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On 2/12/2014 9:01 AM, micky wrote:

Not int he US, but they could in Europe.

You can use one reader. Europe can generally take our US cards by swiping. There will have to be a transition period though. My guess is the chip and pin cards will also have a magnetic strip at least initially until new readers are in place.

Still can be used. That may change in the future, but right now, Europe will take our money in many versions. The best exchange rates I found were by using the ATM.
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So that puts everyone in the PayPal President's shoes, no safer than we are now.. Someone posted that he had a dual-method card.

It felt weird. I'd charged a lunch in Belgium on MasterCard as early as 1973 (there was a big MasterCard sticker on the front door, almost as wide as the door, but it still took them 20 minutes to accept my card. I guess the sticker was meant for locals. I had to charge it because there were 3 of us and the other guy, who was 7 years older than I or more and owned a business, kept paying for everything. I didn't like him though. He was cheating on his wife (with my female friend, ugh. I didn't know he was married, until he had me over to his home for lunch and his wife had to serve me lunch in the back yard. I don't know if she knew who I was. I know she knew he was having an affair, because he had planned to go with my ffriend on her summer vacation for 3 or 4 weeks, and he told his wife about it, and she told him she'd leave him if he did, so he didn.t. I was glad to get back to the USA where no one I know does stuff like this. (Actually no one I knew here at the time was married so it was easy not to do stuff like this.)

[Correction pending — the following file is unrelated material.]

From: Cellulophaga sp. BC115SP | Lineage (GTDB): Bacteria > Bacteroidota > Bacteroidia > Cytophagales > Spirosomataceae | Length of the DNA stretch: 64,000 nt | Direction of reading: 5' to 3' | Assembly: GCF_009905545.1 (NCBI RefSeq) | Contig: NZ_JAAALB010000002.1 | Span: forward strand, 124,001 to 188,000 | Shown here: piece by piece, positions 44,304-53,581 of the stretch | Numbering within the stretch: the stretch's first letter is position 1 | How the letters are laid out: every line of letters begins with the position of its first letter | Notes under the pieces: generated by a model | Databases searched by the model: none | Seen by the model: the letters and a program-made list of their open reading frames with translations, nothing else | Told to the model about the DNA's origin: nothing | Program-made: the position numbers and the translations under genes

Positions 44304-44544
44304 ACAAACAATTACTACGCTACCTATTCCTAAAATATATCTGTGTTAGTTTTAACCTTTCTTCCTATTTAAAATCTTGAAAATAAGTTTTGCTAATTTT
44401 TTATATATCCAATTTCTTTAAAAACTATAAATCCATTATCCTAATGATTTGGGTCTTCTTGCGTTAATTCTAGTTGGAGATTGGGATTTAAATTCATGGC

But it was still a big deal 5 years ago when I got money from an ATM in Jordan.
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On 02/12/2014 05:38 AM, Moe DeLoughan wrote:

A magnetic strip has to be passed through a swiper to read it, say within 1/4 inch. No walking by you to read the thing.
A chip (RFID) you can read from probably a foot a way. Not sure which is more secure.
Now RFID tags have a drawback. You can only read the outer cans in a pallet of cans as the magnetic exciter field can't go through metal. So, make up two thin strips of sheet metal (lot of nickel helps) to place on both sides of your chip credit cards in your wallet. Should protect you against walk by ass holes.
Oh yes, and there is another absolutely secure method many have forgotten about. It is called "cash". Then the ass holes have to mug you directly. And in my state (Nevada), they have to practice running over 800 feet per second before they can pull that one off. (More guns, less crime. Funny how that works.)
Here is how ass holes steal any kind of card: https://krebsonsecurity.com/2014/01/gang-rigged-pumps-with-bluetooth-skimmers/